For me OVERLORD was the definition of a time killer, because I needed to be out of my apartment for fumigation at 10 and at work by 3 and the movie I actually wanted to see wasn’t playing in a time slot that worked for that, but this was. So happy Veteran’s Day, OVERLORD, and thank you for your service in filling that window with okay-though-arguably-making-light-of-the-real-atrocities-of-WWII entertainment.
This is a Bad Robot (J.J. Abrams) production of that old usually-low-budget-horror saw of the soldiers who come across monsters, zombies or demons created or summoned by Nazi mad scientists or occultists. In this case they’re doing a Universal Soldier, trying to turn dead bodies into soldiers. Of course in this case they’re using their own victims. I guess that’s positive that they don’t have enough people who believe in their insidious ideology – they have to manufacture them.
The movie spends most of its time on the regular American non-super soldiers, and this is its strength. The night before D-Day, a team of army paratroopers is sent to destroy a German radio tower in an old church, but their plane is shot down and they have to hide out and make alternate plans. The lead is Private Boyce (Jovan Adepo, FENCES, mother!), whose warrior status is questioned due to unusually high levels of compassion. Your standard war movie loud-mouthed Italian-American New Yorker (John Magaro, THE BRAVE ONE, MY SOUL TO TAKE) tries to humiliate Boyce by telling a story that instead makes him seem more heroic and interesting.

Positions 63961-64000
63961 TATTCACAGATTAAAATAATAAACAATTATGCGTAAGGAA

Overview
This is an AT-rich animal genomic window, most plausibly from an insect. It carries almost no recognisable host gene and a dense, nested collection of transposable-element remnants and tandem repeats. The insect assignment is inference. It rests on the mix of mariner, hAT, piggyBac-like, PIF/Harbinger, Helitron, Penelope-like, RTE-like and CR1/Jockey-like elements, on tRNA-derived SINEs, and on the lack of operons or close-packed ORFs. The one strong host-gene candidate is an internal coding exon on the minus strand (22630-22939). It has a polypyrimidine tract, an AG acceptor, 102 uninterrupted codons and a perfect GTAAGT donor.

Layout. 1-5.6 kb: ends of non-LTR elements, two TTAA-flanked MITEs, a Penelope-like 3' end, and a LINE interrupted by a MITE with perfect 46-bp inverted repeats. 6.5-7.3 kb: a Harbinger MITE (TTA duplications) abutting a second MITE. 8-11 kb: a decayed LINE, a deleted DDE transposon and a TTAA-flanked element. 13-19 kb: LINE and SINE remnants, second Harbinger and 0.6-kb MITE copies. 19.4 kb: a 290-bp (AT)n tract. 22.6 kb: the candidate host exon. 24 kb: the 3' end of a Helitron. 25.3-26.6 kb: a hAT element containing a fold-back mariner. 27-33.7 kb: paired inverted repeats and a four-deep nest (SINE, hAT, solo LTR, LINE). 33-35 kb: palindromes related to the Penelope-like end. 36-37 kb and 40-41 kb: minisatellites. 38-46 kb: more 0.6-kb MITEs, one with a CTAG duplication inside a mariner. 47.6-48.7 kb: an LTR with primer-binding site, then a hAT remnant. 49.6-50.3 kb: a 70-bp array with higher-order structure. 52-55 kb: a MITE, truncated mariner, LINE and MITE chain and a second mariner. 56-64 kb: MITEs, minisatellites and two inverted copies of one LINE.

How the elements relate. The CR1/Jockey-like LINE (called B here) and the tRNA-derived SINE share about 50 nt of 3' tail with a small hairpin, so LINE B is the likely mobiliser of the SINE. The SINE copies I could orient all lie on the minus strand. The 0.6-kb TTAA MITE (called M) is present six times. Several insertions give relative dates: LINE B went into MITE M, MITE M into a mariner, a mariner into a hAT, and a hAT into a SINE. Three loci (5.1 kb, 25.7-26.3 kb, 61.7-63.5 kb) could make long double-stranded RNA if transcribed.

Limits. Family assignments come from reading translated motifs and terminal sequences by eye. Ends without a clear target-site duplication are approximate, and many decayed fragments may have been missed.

He’s a good, quiet presence, though his spotlight is often stolen by the cynical tough guy Corporal Ford, played by Wyatt Russell (WE ARE WHAT WE ARE, COLD IN JULY, INGRID GOES WEST), channeling his dad’s action hero mode more than his usual flaky goofball roles.
Remember in SOLDIER how they show Kurt Russell as a kid and you go holy shit that kid really does look like Kurt Russell and then you see on the credits that it’s Kurt Russell’s son and that’s why? Well, that is the reason in the future I will be saying “Wyatt Russell (SOLDIER).”
Also did you notice that OVERLORD rhymes with OVERBOARD, a movie starring Wyatt’s parents? That’s weird. For more information on Wyatt Russell, check out the BIG TROUBLE IN LITTLE CHINA commentary track (I think that’s the right one), in which Kurt and John Carpenter get off track and keep talking about his kid’s hockey team.
So anyway this squad gets stranded behind enemy lines, but they still intend to fulfill their mission of blowing up the tower to aid in the impending air attack. And they quickly learn that the church is also the site of mysterious activities. Experiments, maybe.
They also meet Chloe (Mathilde Ollivier, UNTITLED FEMALE DRIVEN WW II SPY THRILLER), an at first reluctant, ultimately sympathetic local who hides them in her attic for the few hours before they can attack. Maybe I imagined it, but I thought they said her last name was Laurent, which made me think the writers (BILLY RAY [COLOR OF NIGHT] and Mark L. Smith [VACANCY, THE REVENANT]) had INGLOURIOUS BASTERDS on their minds. I know I did. I also thought about BLACK BOOK during the intense thriller sequences of the Americans hiding and watching, trying to resist the urge to intervene as sadistic SS officers including Captain Wafner (Pilou Asbaek, LUCY, BEN-HUR, THE GREAT WALL, GHOST IN THE SHELL) come in to torment Chloe and her little brother Paul (Gianny Taufer). By the way, they live with an aunt, barely seen, and looking like a monster due to a Nazi procedure. I only knew from the credits that she was played by THEY LIVE‘s Meg Foster. [update: and then I only knew from Bevan Shortridge on Twitter that it’s not the same Meg Foster from THEY LIVE.]